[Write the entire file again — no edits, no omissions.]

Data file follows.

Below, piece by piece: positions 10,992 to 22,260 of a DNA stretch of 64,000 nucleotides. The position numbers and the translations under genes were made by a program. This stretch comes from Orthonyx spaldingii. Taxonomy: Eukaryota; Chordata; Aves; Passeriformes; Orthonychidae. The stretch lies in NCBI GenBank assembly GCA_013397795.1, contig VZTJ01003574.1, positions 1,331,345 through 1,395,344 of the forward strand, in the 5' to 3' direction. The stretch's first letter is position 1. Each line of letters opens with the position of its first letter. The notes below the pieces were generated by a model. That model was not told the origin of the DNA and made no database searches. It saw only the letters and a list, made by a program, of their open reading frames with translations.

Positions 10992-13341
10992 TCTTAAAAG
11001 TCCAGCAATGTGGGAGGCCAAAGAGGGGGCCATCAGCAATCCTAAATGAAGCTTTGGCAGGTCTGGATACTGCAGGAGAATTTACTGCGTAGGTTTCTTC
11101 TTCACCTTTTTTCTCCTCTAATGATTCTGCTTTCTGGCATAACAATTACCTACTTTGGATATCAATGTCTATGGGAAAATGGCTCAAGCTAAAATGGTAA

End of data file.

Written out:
Below, piece by piece: positions 10,992 to 22,260 of a DNA stretch of 64,000 nucleotides. The position numbers and the translations under genes were made by a program. This stretch comes from Orthonyx spaldingii. Taxonomy: Eukaryota; Chordata; Aves; Passeriformes; Orthonychidae. The stretch lies in NCBI GenBank assembly GCA_013397795.1, contig VZTJ01003574.1, positions 1,331,345 through 1,395,344 of the forward strand, in the 5' to 3' direction. The stretch's first letter is position 1. Each line of letters opens with the position of its first letter. The notes below the pieces were generated by a model. That model was not told the origin of the DNA and made no database searches. It saw only the letters and a list, made by a program, of their open reading frames with translations.

Positions 10992-13341
10992 TCTTAAAAG
11001 TCCAGCAATGTGGGAGGCCAAAGAGGGGGCCATCAGCAATCCTAAATGAAGCTTTGGCAGGTCTGGATACTGCAGGAGAATTTACTGCGTAGGTTTCTTC
11101 TTCACCTTTTTTCTCCTCTAATGATTCTGCTTTCTGGCATAACAATTACCTACTTTGGATATCAATGTCTATGGGAAAATGGCTCAAGCTAAAATGGTAA